1. Giant numbers?

Ok, before you say
http://www.swox.com/gmp/
That doesnt work. The number is to large for it to calculate -,-.

You might be wondering what it is, it just so happens to be:
299,792,458^2.

Oh yes. Its big. Its also known as Speed Of Light Squared (Now I know why nobody says what that number is :P) I know the number is:

90,000,000,000,000 but, I cant tell my computer to hold that value (Yes, thats 90 quadrillion, I'm fairly sure thats rounded though).

So, is their anything thats even larger than swox's? Will an average computer be able to calculate it? -,-. I'm not to concerened with calculating speed, I just need to get the number.

Thank you .

2. Code:
```#include <iostream>
#include <float.h>

int main()
{
std::cout << DBL_MAX;
return 0;
}```
Don't give me that. The world is full of very large numbers, but we seem to do a pretty good job with dealing.

3. 89875517873681764

Edit
BTW, gmp can most definitely handle that, just without the commas

4. I had put in commas -,-.

Lol yeah, it can handle:
299792458^100

So it can definantly handle the square -,-.

Wow.... It took:

299792458^10011

O_o.

5. a long long is -9 quintillion to +9 quintillion i think

6. You know, a long double's range is: 3.4^-4932 to 3.4^4932. So I don't think it will be a problem. I'd use long though.

7. I wonder if logical ray-tracing achieves those speeds?

I guess any command can only move as fast as electricity allows...

So I would assume that tracing a beam of light and calculating its reactions to surfaces would be in now way even CLOSE to the speed of light...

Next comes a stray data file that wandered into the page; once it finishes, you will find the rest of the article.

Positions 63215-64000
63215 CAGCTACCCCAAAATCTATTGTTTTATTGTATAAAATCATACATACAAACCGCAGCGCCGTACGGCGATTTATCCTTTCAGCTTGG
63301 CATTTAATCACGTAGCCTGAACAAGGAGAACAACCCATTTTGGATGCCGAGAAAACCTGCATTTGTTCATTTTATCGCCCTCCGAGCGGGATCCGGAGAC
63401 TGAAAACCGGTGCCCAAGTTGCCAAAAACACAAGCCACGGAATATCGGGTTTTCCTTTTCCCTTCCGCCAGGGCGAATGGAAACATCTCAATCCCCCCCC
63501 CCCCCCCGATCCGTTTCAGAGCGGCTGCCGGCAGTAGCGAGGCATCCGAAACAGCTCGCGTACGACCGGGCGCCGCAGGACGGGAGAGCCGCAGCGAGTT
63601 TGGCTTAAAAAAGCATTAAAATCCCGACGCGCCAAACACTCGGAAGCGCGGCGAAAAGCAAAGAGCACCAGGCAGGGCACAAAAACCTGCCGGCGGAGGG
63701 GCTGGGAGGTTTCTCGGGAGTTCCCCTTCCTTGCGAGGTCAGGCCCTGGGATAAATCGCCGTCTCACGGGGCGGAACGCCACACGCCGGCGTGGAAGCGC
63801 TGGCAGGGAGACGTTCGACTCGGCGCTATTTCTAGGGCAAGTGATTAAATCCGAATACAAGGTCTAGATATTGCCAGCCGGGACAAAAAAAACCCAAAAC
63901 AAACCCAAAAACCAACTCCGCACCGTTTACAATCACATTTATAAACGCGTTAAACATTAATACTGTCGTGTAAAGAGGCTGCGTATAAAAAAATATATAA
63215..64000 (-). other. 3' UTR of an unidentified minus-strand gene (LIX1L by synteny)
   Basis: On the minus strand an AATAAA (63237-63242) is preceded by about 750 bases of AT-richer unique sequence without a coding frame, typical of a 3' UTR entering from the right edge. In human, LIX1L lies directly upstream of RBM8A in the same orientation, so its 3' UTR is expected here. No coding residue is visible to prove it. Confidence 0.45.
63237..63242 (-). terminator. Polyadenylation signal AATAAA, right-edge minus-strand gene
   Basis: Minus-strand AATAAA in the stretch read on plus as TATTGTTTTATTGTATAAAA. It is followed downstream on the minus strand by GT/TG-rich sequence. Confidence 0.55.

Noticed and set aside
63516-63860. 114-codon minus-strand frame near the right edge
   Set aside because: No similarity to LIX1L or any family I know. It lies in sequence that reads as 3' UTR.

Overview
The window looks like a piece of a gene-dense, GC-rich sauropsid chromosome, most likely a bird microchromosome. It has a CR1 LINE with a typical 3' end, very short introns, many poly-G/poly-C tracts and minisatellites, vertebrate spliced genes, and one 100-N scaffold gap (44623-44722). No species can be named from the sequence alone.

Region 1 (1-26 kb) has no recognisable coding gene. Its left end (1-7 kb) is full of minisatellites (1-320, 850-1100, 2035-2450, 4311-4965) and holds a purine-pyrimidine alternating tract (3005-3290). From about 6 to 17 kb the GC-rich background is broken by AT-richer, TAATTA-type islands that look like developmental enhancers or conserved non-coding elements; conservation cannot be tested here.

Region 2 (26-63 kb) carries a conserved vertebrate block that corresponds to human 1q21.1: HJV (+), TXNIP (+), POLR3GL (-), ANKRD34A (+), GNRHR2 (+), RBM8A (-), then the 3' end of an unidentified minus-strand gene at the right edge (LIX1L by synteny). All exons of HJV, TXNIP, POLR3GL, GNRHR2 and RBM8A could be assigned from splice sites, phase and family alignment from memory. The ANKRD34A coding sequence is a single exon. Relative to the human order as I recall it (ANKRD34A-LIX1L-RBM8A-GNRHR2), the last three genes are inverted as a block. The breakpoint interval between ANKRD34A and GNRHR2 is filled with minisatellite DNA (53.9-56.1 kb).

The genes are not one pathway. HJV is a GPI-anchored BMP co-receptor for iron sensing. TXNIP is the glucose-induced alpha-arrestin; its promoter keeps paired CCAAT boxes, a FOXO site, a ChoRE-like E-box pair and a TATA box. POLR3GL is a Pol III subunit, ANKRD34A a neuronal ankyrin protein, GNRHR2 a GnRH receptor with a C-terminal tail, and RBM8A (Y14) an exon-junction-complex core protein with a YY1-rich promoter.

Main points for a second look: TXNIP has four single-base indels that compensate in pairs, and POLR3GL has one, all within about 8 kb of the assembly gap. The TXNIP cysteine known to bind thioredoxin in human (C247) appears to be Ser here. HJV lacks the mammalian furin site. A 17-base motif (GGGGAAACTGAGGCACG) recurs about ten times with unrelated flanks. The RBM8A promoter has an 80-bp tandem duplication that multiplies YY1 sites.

90 quadrillion, that is as instantaneous as instantaneous can get.

Are the mathematics involved in physics as arbitrary as languages and words we assign objects?

Because obviously, nothing is calculating the way light reacts to things mathematically, it just happens, instantaneously, or at least at 90 quadrillion (what is it? MPH?)

Or is it? Matrix anyone?

8. Originally Posted by Shamino
I wonder if logical ray-tracing achieves those speeds?

I guess any command can only move as fast as electricity allows...

So I would assume that tracing a beam of light and calculating its reactions to surfaces would be in now way even CLOSE to the speed of light...

90 quadrillion, that is as instantaneous as instantaneous can get.

Are the mathematics involved in physics as arbitrary as languages and words we assign objects?

Because obviously, nothing is calculating the way light reacts to things mathematically, it just happens, instantaneously, or at least at 90 quadrillion (what is it? MPH?)

Or is it? Matrix anyone?
The speed of light is 299,792,458 m/s (3.0x10^8), not 90 quadrillion (thats the speed of light squared, probably for einstein's e=mc^2).

Plenty of equations are based on the speed of light. Even if the number was that big, in physics the correct value would be used. Just look at G (6.67x10^-11), and thats a simple one used in first-year Physics.

As for these constants in game programming (gravity, light, forces, etc), I've read they are modified to logical numbers, depending on frames/sec, etc. Otherwise its most likely just programmed as instantaneous (you know light would have travelled around your game world 1000 times before the next frame, so why bother).